So I will leave everyone with the following:  We rarely and I mean rarely overtly talk about the KikScore product on our blog.  Instead, we use this blog to communicate with the community and provide valuable small business tips.  That being said, we thought that this would be a good time to take the opportunity to educate small businesses on the critical differences between KikScore and the many other seals that claim to address the trust concern that shoppers continually say are a barrier to buying more online.

We would love to know your thoughts on the differences we have identified.

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Posts Tagged ‘trust seals’

Antivirus Software: A Comparison & Tips to Keep Your Computer Safe!

Wednesday, September 29th, 2010

I’ve been commuting to college for a while now and I’ve noticed that in our library every newspaper except the USA Today is taken by 1:00 pm. What’s up with that? *shrugs* Anyway, guess what I’m going to talk about today!People living under rocks? No Patrick the starfish? No I’ll give you a hint. It was in the USA Today. Airline fees? Nope, I’m going to talk about Antivirus software! *fireworks* How many of you use antivirus software? *Looks around* Most of you, good. For those of you that don’t, get some! To help those of you that don’t have antivirus software or have had a trial version that’s now expired, USA Today has compared several antivirus software packages. Here’s the rundown.

  1. Microsoft Security Essentials: Remember OneCare? No? That’s ok, this is better. It’s free! You get the basics, such as anti-virus and anti-spyware. Plus it’ll scan all of your hard drives and I mean all. (I have this on my laptop and it scanned my external hard drive when I had it connected.)
  2. Immunet: $19.95, the only difference between it and Microsoft Security Essentials is you don’t get automatic updates and it also scans your email for infectious files. Correct me if I’m wrong, but doesn’t Gmail already do that?
  3. Cyber Defender: $29.95 The only difference between it and Microsoft Security Essentials is no automatic updates and you get anti-phishing .

Most anti-virus software offers the same benefits. Some go further and offer website health checks, parental controls, and one, Webroot, offers to monitor your credit card usage. There are a ton of anti-virus software companies out there and that can make it confusing for those of us who want decent security. So, everyone should do their homework and find out which anti-virus software best fits their needs. Some good sites to look at are:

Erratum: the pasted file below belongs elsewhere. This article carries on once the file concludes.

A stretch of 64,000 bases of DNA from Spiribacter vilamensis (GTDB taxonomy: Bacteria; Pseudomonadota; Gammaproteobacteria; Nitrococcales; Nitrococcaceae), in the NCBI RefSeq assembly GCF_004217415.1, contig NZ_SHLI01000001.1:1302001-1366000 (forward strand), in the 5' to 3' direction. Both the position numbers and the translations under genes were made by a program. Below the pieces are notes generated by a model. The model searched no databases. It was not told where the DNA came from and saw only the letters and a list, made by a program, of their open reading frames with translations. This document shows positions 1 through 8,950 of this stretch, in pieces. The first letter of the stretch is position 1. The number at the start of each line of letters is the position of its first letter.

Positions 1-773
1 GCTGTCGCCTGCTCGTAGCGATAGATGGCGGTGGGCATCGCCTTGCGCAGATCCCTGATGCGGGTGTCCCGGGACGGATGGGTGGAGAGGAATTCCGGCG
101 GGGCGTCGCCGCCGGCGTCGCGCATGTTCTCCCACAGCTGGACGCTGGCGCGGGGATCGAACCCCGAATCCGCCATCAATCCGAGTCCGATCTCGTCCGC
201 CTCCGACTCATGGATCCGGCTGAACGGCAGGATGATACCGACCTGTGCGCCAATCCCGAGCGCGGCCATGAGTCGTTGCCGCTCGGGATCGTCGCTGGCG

1. Microsoft’s list of anti-virus software vendors, here.
  2. Google’s list, here, which includes anti-virus software for all you mac users out there.
  3. The USA Today list(see above) which compares several software vendors

One warning about free software (OK more like two), you might not get very good support and the software might not be updated very often. Make sure you check the frequency of updates before downloading. Also check the websites that you visit. Do they have a seal of authenticity, such as Kikscore’s seal? If not, be careful. For all you website owners out there, consider getting a seal.

What about the rest of you? What kind of anti-virus protection do you have?

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Posts Tagged ‘trust seals’

How Do You Judge A Website?

Tuesday, May 11th, 2010

Let’s assume that you are shopping from a website that doesn’t use our KikScore service.  Why?  I don’t know…maybe you like to live dangerously.  How do you judge website (and the corresponding business)?  I don’t know about you, but it’s very similar to judging a book by a cover.  I mean, it is a marketing tool, so you are supposed to make decisions on the information and images that it provides.  But in making your surface-level decisions, here are some tips in helping you form a better non-kikscore shopping experience: